Reed Hastings

Grousing about the selection in the Netflix streaming library may be a popular pastime, but the company is taking new steps to address that criticism by sizing up its top videos vs. the selection from its competitors.

After surprising Wall Street with strong results yesterday, Netflix CEO Reed Hastings used a portion of his quarterly letter to shareholders to take on Amazon, Hulu Plus and Redbox.

He presented this chart showing which portion of the top 200 movies and shows on Netflix are also available from those rivals.

There are a few problems with this graphic. First, the chart assumes that the Netflix top 200 is the gold standard. For all we know, Amazon could just as easily do this with its own top 200.

Also, it’s important to note that the comparison is being made to Amazon Prime catalog, the portion of Amazon’s selection available at no extra charge to Amazon Prime subscribers. Amazon’s catalog is much larger, including movies and TV shows that can be purchased individually.

That said, Netflix’s growth of nearly 10 million streaming members globally in 2012 represents progress following the company’s struggles of the past couple of years — and Hastings is obviously feeling more emboldened.

He writes, “When it comes to competition, we not only have a superior content offering due to our larger budget, but we are further along the experience curve when it comes to improving our user interface and  delivering great quality streaming. For all of these reasons, Netflix continues to add members rapidly.”

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  • Guest

    Congrats to Reed! Thanks to your leadership, Netflix is up to nearly half the valuation it had before your Qwikster debacle in 2011.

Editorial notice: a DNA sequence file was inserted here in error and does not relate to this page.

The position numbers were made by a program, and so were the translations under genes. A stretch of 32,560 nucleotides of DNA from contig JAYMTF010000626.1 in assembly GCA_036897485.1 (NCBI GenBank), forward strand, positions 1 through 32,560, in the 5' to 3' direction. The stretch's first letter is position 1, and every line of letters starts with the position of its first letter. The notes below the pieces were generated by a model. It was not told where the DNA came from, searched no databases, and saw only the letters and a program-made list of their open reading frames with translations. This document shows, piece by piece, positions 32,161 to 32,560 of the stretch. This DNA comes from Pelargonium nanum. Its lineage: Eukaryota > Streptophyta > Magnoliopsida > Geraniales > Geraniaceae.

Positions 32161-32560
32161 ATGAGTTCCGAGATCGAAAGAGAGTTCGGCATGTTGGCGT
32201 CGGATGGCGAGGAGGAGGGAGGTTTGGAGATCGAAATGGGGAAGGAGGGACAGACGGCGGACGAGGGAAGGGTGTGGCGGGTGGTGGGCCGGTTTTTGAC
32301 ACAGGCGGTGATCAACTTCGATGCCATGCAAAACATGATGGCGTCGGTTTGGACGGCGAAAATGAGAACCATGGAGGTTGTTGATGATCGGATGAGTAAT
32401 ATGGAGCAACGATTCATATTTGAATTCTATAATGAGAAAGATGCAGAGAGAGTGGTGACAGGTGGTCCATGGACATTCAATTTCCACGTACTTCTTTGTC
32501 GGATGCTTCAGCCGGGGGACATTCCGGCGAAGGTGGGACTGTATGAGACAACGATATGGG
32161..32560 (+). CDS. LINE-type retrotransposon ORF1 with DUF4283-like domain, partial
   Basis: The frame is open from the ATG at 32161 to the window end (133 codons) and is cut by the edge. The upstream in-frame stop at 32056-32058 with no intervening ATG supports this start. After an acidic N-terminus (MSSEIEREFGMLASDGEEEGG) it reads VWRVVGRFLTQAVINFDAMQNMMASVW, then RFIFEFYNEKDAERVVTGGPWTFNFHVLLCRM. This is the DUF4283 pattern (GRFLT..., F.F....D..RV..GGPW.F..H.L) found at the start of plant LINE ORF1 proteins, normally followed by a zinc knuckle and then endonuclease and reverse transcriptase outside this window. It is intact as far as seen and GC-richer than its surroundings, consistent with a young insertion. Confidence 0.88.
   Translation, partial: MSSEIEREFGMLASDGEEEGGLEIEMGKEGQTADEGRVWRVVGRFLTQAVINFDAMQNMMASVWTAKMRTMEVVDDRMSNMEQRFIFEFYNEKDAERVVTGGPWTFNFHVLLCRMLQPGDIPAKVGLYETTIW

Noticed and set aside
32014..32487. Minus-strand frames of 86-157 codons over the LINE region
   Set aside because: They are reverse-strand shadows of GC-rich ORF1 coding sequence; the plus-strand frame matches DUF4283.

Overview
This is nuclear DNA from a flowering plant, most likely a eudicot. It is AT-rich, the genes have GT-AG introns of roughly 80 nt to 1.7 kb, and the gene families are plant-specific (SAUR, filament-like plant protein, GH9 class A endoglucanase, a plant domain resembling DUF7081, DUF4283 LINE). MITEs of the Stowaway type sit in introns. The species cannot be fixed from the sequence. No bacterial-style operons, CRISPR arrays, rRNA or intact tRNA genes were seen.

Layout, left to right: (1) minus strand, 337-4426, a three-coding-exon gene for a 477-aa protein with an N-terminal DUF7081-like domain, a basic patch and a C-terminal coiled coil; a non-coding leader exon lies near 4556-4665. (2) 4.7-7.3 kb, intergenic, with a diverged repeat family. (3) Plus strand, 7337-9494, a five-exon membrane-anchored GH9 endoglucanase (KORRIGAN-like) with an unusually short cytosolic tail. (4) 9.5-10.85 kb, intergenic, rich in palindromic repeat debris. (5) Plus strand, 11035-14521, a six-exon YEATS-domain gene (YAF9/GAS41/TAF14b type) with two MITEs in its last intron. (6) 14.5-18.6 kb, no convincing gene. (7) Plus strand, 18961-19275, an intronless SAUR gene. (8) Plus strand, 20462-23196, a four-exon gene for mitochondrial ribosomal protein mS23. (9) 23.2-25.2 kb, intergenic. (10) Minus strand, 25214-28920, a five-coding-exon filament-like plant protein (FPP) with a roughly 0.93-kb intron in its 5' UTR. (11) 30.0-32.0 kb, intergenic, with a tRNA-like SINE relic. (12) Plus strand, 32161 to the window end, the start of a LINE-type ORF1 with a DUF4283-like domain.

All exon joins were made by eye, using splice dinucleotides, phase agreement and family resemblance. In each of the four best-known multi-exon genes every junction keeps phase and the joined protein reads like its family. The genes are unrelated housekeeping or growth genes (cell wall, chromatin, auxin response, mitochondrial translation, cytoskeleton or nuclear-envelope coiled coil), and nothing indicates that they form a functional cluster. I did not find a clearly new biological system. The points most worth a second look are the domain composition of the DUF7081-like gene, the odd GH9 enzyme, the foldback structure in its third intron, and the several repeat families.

• Meg

    Huge misrepresentation of Amazon’s ACTUAL catalog. Thank you Todd Bishop for clarifying that in your article! Amazon is big competition and they were underestimated in Hasting’s letter.

  • Steve

    This chart is a measure of nothing, because the top 200 movies on Netflix are still 200 movies I donwannasee. Even at $8/mo. it’s hardly worth it.

    • anon

      Yep, I cancelled my Netflix account last year and went back to 100% piracy. Valve has demonstrated overwhelmingly with Steam that the path to legitimacy is offering compelling services at fair prices, but the movie industry would rather continue gutting Netflix’s library in favor of a dozen different walled gardens offering often-ridiculous prices and often-inferior service.

      It’s a shame because Netflix is a genuinely innovative company with a service that used to be compelling, and it’s being wrecked largely through no fault of their own.

  • voleheart

    expected from them. everybody does it

  • Christopher Budd

    I don’t know if it’s any better on Amazon but my grousing about Netflix streaming isn’t on selection per se but rather about how things just suddenly disappear with no warning. Startgate SG-1 was in my queue and I was watching it and then suddenly *poof* just not there with no notice or anything.

    Makes it hard to feel like you can rely on the service. And too, it makes you wonder if you’re going crazy sometimes (“I’m sure I saw this here….didn’t I?”).

  • James

    Next is going to be cancelled keep. Shows old movies and repeating it over and over again I am so tired of next break

  • David

    I hate the new User Interface. They took away the tab of Instant Que whcih i used ALL the time. I complained and they didn’t listen any more than Congress!!

  • Roger Market

    I don’t think it’s a misrepresentation of Amazon’s “actual catalogue.” Amazon PRIME is the streaming service that is in competition with Netflix, which is a subscription-based streaming service. The rest of Amazon is just a digital STORE; purchasing individual episodes of shows (or individual movies) on Amazon’s digital store is like purchasing episodes/movies on iTunes, NOT like streaming something on Netflix. Would anyone equate iTunes with Netflix or Amazon Prime? No. Amazon Prime’s catalogue is still lacking compared to Netflix.

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